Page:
Thursday, February 21, 2013
► In today’s Seattle Times — Gas, car-tab taxes drive House Democrats’ transportation plan — The proposal would increase the state gas tax by 10 cents over five years, eventually reaching a total of 47.5 cents per gallon. Washington currently has the nation’s ninth-highest gas tax. In addition, it would create a car-tab tax equal to 0.7% of a vehicle’s value — $140 for a $20,000 car. Overall, the package — likely to be debated for much of the legislative session — would plow billions of dollars into highway projects such as extensions of Hwys. 167 and 509, as well as I-405 lanes, and ferry operations and terminals. It also would provide money to help build a new Columbia River bridge to Portland, widen Interstate 90 at Snoqualmie Pass and reduce I-5 congestion around Joint Base Lewis-McChord.
ALSO at The Stand — State’s transportation system urgently needs an upgrade (by WSLC’s Jeff Johnson, Transportation Choices Coalition’s Rob Johnson, and Washington Roundtable’s Steve Mullin)
► In today’s (Everett) Herald — Democrats propose 10-cent gas tax increase to pay for roads — Leaders of business, labor and environmental groups stood behind Rep. Judy Clibborn as she laid out the plan’s details. They’re united in wanting lawmakers to support new revenue for transportation though they didn’t endorse this plan outright. Jeff Johnson, president of the Washington State Labor Council, said, “We just want to see how we can put out the most balanced package and make the most investment possible.”
► In today’s Spokesman-Review — Roads bill a good start, but schools are priority (editorial) — This state lives on trade. If goods cannot get to or from the docks, or airports, or across the Columbia River, or down from or up to Canada, Washington becomes an economic island. The roads and bridges that carry freight today are worn out, or overwhelmed by a volume of traffic they were never intended to carry. The biggest defect in Clibborn’s plan might be the timing. Education must come first.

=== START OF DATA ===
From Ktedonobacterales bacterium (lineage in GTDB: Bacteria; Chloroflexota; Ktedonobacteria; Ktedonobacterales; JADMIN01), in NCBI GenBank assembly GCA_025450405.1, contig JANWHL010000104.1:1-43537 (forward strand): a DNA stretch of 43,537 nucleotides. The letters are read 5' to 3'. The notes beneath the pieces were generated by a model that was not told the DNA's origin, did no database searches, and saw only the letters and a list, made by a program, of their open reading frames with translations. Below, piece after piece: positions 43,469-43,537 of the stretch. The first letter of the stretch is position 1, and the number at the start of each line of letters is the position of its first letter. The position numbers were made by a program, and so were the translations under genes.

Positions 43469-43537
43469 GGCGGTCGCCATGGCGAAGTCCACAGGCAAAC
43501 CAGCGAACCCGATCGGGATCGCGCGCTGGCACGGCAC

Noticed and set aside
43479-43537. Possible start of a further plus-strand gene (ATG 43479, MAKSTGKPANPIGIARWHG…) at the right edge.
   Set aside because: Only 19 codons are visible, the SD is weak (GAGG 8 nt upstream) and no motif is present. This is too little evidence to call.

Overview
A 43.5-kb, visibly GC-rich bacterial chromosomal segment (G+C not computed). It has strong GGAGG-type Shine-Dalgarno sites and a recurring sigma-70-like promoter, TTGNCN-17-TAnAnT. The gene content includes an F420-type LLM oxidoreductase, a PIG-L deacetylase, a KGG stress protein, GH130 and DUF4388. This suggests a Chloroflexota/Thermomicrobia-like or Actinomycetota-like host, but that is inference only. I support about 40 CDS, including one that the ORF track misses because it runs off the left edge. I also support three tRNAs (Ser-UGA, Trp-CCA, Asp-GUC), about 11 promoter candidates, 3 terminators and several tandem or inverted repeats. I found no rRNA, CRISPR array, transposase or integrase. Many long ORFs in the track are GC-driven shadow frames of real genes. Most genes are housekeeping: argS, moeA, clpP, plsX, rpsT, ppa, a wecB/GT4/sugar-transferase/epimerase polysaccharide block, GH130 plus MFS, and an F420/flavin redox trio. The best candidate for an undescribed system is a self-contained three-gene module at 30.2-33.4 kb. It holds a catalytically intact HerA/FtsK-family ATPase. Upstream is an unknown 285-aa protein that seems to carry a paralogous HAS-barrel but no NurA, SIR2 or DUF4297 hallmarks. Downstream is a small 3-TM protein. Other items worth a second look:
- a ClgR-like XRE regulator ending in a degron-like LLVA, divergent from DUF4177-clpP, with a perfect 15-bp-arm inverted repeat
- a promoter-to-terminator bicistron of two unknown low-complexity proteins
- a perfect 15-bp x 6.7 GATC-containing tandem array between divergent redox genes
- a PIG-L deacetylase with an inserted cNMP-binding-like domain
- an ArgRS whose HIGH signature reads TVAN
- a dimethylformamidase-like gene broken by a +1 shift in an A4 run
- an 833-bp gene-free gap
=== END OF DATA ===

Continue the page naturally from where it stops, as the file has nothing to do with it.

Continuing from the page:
► At PubliCola — The unwelcome mat — George Allen of the Seattle Metropolitan Chamber of Commerce testified for a bill in Olympia yesterday that would undo Seattle’s own paid sick leave ordinance. For the day’s best defense of Seattle’s bill watch UFCW spokeswoman Sarah Cherin: “Workers who are sick shouldn’t have to make the choice of staying home to take care of themselves or a loved one or foregoing part of their wages to do so.” And she called on the legislature to pass a separate bill to “keep moving forward not backwards, cover more people and not less” by extending Seattle’s law statewide to the more than one million workers who don’t have paid sick leave.
► At Stateline — Pay boost on horizon for some state workers — State employees who stayed put through years of pay freezes, furloughs and layoffs could find good news in their paychecks this year. Modest pay increases have been promised at the bargaining table or are being considered in at least half the states.
► In today’s NY Times — A ‘go local’ focus is used to resolve unpaid wages — Advocates for worker rights in Florida — a state not necessarily hospitable to such efforts — have a new strategy: Go local. They have persuaded the state’s two most populous counties to pass ordinances making it easier for workers to recover unpaid wages from employers. The issue — which advocates call “wage theft” — has proved to be potent, putting businesses and lawmakers on the defensive in county-by-county battles throughout Florida. The issue, and the “go local” strategy, is also being pushed nationally.
YESTERDAY at The Stand — Recover underground revenue! (WSLC Legislative Update) — The underground economy is fueled by misclassification of workers as “independent contractors” and the shockingly common practice of wage theft where businesses simply refuse to pay for hours worked. Businesses that engage in these practices do so to avoid paying wages and taxes they should be paying. But ultimately they do so to undercut their honest competitors.
► In today’s News Tribune — Senate punts high-interest loan bill — Controversial legislation proposing a new type of ultra high-interest loan was fast tracked to the Senate floor today. In an unusual twist, one of the bill’s cosponsors, Sen. Nick Harper (D-Everett) even voted against it. It passed anyway, 30-to-18.